Your Secret Weapon in 2016: The Design of your Data Center
12.18.2015
Michael Rane Downey, RA, LEED ID+C in big data, data centers, mission critical

Confidential Software Client, Hillsboro, Ore. Image by Ryan Cook

The data center isn’t back of house business anymore. Long gone are the days when company data centers were out of sight and out of the public consciousness, managed by the proverbial wizards behind the curtain. In the tech-fueled economy, data centers not only ensure the delivery of critical service, they make headlines. There’s Facebook’s wind powered data center in Fortune and Intel’s CTO in The Wall Street Journal standing next to the data center that could rival Google and Facebook. The data center has taken its rightful place as a competitive advantage for the company that does it right.

The number of data centers and data traffic will reach an all-time high in 2016. The primary cause of this growth is cloud traffic, which is expected to expand 4.5 fold by 2017. As an architect who specializes in data center design, I’m seeing the same kind of exponential growth in data center construction—TechNavio is predicting an almost 22 percent rate of growth in data centers through 2018.

If you’re building or operating a data center in 2016, in the middle of what can only be described as a fast and furious market, my advice for you is don’t look behind you or beside you. What was done in the past is largely irrelevant. So is what other companies are doing—their budgets and missions are completely different from yours. The secret is to plan your data center with your company’s specific future in mind. That’s what good design is all about.

Here are five tips for turning your data center into your secret weapon in 2016.

Confidential Technology Client, Wilsonville, Ore. Image by Ryan Gobuty

Think about the flow of people, not just power, through your building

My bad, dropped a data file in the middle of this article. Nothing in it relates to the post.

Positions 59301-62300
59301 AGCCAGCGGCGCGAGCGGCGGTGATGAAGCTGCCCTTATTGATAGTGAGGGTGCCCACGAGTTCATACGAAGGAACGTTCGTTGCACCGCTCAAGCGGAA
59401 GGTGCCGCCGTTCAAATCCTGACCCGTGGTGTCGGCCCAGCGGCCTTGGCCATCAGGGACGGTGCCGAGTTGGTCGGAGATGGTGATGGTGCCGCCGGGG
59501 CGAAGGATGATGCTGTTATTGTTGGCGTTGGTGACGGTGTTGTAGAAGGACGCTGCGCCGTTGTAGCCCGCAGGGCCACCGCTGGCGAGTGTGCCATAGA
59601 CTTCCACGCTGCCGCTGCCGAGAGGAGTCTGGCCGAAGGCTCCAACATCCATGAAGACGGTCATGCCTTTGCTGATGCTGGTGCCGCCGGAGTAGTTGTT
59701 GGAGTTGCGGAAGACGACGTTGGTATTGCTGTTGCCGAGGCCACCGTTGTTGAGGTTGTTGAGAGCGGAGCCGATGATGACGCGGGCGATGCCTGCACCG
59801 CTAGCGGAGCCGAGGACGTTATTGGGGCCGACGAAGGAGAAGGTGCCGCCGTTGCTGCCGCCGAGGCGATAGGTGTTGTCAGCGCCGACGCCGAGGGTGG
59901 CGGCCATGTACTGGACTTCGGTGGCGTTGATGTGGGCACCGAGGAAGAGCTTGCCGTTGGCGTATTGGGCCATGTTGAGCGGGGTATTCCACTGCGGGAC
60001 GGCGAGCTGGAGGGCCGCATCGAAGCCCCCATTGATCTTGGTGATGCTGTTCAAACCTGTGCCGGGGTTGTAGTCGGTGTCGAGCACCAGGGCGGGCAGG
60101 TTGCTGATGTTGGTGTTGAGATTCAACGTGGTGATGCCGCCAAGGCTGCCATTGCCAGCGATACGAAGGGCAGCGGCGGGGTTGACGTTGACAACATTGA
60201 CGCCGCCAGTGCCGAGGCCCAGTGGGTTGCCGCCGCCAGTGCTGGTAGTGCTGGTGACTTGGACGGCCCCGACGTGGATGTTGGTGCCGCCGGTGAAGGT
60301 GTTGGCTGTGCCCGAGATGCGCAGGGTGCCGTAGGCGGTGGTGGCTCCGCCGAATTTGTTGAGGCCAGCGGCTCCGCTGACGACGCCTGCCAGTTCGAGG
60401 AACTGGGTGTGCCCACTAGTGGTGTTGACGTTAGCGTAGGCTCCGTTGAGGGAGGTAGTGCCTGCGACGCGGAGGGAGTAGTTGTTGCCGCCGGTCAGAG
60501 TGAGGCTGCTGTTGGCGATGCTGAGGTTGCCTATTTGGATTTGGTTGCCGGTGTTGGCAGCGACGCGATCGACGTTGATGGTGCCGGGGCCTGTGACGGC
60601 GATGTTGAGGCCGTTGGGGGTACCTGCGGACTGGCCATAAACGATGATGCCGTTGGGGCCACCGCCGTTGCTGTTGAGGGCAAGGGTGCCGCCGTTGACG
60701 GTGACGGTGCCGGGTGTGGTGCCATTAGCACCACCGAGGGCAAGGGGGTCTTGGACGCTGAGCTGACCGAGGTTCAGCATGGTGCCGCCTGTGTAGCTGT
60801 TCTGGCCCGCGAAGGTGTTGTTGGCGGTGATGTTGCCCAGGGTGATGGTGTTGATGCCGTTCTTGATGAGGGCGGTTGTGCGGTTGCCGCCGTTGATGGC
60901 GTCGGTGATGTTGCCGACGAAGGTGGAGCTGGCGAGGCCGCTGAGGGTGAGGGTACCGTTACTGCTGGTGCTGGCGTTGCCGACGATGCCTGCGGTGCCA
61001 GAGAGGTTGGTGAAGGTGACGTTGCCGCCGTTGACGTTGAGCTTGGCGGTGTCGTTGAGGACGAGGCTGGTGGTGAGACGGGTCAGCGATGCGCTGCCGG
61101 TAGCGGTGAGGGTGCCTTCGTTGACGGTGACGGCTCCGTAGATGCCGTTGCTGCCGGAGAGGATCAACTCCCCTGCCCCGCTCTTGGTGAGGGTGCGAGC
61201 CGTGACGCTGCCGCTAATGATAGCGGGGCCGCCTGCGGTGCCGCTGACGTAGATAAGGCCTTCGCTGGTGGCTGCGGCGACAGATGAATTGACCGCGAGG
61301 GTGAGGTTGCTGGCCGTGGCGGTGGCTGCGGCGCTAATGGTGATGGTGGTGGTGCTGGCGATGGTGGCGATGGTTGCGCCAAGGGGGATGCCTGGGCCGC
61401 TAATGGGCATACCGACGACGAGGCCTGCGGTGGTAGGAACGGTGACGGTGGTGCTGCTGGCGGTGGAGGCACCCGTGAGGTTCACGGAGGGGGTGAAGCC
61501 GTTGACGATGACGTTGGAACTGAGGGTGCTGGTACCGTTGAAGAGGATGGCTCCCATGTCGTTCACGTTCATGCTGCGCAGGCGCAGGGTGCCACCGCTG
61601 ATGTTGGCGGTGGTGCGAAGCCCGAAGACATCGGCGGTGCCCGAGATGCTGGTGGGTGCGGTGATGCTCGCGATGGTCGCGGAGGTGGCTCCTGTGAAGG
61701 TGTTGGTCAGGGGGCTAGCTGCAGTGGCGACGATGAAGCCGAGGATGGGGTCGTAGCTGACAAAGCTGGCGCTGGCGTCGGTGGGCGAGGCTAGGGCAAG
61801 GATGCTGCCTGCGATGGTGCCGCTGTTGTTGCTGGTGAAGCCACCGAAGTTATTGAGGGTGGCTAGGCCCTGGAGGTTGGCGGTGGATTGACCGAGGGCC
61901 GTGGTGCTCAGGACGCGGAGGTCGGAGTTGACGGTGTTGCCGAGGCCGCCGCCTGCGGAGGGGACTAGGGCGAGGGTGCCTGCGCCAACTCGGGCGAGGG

Your data center is much more than a container for servers and other equipment. Each day staff, visitors and equipment must flow through the space quickly and efficiently in order for the building to operate at its maximum capacity with minimum expense.

Buildings that achieve this feat contain “technical elegance,” defined as the point where a building accommodates both its technical and human function with maximum efficiency. Various factors from the colors and textures of walls to the changes in height and path of travel layout can create natural wayfinding and organize large spaces on a more human scale.

Technical elegance also has a bottom line benefit. With a recent client, we analyzed the security and the flow of people and equipment through each of the spaces. Through design strategies, we reduced the required number of full-time employees and decreased the total built area by four percent. A few simple choices significantly reduced upfront and operational costs for the client.

Banner Health data center. Image by Nick Merrick

Look beyond Day One

When the power goes on, the costs in capital expenditures give way to maintenance and operational costs. So don’t be too quick to save money on project construction, if those decisions could greatly impact your operational expenses. Question every decision during design and construction for its implications down the road. We typically ask two questions:

  1. If you had a choice, what would you defer to future phases?
  2. How do you anticipate growing within your building?

The architectural layout of your data center will set the blueprint for how efficiently people move, work and process equipment. Allocating a small amount of your budget upfront to design for your long-term operations can save hundreds of thousands of dollars in efficiencies over the life of the building.

Wayfinding and branded visitor tour at Confidential Media Company. Image by David Lauer Photography

Let your growth plan guide your building design

The first thing we ask our data center clients is, “How fast do you plan to grow?”